Avoid Clichés in Writing by Getting Specific

When you read a blog post, article, or other piece of writing that suddenly makes a subject crystal clear for you or makes information jump off the page, it can be easy to chalk it up to the writer’s innate talent for description or analysis. However, becoming a successful writer is not a birthright. It is an acquired art. Developing journalistic skill takes time, dedication, and practice. To become a good writer, you have to learn to recognize what you don’t know and then take the time to learn it.

One of the most difficult skills to master is specificity in language. The goal of any writer is to make the reader see, feel, taste, and experience the written words. Great writing forms an image in the reader’s mind so clear and precise that it leaves no doubt about its intent.

This is why clichés should be avoided wherever possible in blog writing. And we’re not just talking about “synergy.”

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In a blog, you have a limited number of words to make your point. Your audience has no time for guesswork. It is your job to make them understand exactly what you are saying. Give the reader a specific mental image of your idea. The English language has over 490,000 words for you to choose from. Choose words that will engage the reader. Make your words memorable.

Three Clichés to Toss from Your Writing

There are a few phrases that particularly irk us when we see them kicking around in blog posts — words that you might not even think of as clichés, but essentially serve the same purpose. They’re filler words that passively connote certain things to readers but don’t really add any value or flavor to the writing. They’re the written equivalent of popcorn without salt: they’ll fill space, but they don’t satisfy you or provide any real nutritional content.

The antidotes to cliché are specificity and description. Here are three phrases to toss from your writing in favor of juicier, more particular prose.

1. In today’s world…

Unless you’re explicitly talking about a time in the past or another planet, it’s obvious you’re talking about right now, in our world. But just what are you trying to say?

Take this July headline from the LA Times:

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What other world would we be talking about? Deleting that prepositional phrase entirely would give the headline more punch. Even better would be to come up with something more specific: “In global politics,” for instance, would give the reader a whole lot more information about the content of the article than the bland filler the writer (or, more likely, the editor) has chosen to use.

We see this phrase or some variation on it (“In the modern world” and “In today’s economy” come to mind) all the time, and at best, it’s unnecessary — at worst, it’s awkward and distracting.

2. Technology

Here’s the definition of technology.

In other words, everything from fire to the wheel to the internal combustion engine to the printing press right up to the iPhone 6s is technology.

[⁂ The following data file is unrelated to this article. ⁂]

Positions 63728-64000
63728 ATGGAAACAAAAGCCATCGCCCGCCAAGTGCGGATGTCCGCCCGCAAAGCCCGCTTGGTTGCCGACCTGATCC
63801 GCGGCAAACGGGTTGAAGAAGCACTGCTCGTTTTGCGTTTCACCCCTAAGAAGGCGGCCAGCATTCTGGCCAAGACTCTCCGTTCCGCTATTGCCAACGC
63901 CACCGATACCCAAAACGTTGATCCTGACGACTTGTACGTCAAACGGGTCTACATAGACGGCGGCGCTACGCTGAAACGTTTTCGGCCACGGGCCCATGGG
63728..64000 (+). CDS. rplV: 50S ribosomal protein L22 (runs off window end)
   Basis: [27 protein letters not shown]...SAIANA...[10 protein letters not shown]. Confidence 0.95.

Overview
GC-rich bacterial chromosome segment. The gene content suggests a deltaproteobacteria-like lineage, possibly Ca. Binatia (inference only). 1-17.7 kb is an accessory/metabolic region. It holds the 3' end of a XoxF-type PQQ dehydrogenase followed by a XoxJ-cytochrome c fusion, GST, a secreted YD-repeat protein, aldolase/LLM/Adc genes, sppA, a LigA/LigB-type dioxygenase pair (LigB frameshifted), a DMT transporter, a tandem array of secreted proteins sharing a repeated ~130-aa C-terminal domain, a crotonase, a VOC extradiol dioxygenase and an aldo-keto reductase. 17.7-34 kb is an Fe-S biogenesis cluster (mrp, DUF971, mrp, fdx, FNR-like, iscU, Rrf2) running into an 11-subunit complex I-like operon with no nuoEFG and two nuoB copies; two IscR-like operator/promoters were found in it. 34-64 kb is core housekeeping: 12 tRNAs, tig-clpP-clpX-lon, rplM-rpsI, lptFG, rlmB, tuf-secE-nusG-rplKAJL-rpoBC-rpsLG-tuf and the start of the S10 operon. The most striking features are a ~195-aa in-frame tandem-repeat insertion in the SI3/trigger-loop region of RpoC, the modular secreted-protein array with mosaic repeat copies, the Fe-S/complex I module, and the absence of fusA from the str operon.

When we say “technology,” we usually mean “computer technology” or “digital technology.” But using the word as a catchall for those things is vague and doesn’t convey much meaning. “With recent advances in technology, we can instantly communicate with people in remote areas across the globe.” What kind of technology? How does it facilitate that communication? Of course, a full explanation may not be necessary for what you’re writing, but even a little specificity (“satellite technology”?) adds value to the prose.

And then, of course, using the blanket word “technology” to refer to everything that beeps, clicks, or connects to the internet can simply make you sound out of touch. You may as well write about the series of tubes that delivers your electronic mail via the World Wide Web. Showing even a glimmer of more sophisticated and specific understanding gives the overall piece of writing more authority.

3. Solution

All apologies to marketers, but this is one marketing phrase that needs to be scaled waaaaayyyyy back, particularly in writing that isn’t part of sales and marketing materials.

“In today’s economy, small businesses need technology solutions they can trust.” Yikes! Triple whammy.

Yes, sometimes a solution really is a solution, i.e., it solves a problem. But when we say solution, what we usually mean is more along the lines of a service or platform. “Solution” brings to mind a neat, packaged answer to a math problem, when real life and business are much messier. Verblio wants to be your content solution, for example, but we don’t say that, because even our super easy blog content platform isn’t a magic wand.

Say it Better: Get Specific

These are just three examples of clichés to avoid in content writing. These euphemisms give connotation, not concrete meaning to your reader. Learn to recognize those phrases that are just acting as filler, and find a way to say what you really mean.

Choosing the right words takes time and practice. Edit with a purpose. Re-write until you have eliminated any thoughts or phrases that don’t give your reader a fuller, more detailed picture of what you’re trying to convey.

Say it in your own words, and make every word count.

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Verblio

This post was written, as well as any other posts with the author "Verblio," by one of our 3,000+ U.S.-based writers who write for thousands of clients monthly, across 38 different industries. Only the top 4% of writers who apply with Verblio get accepted, so our standards for writers (and content) are high.

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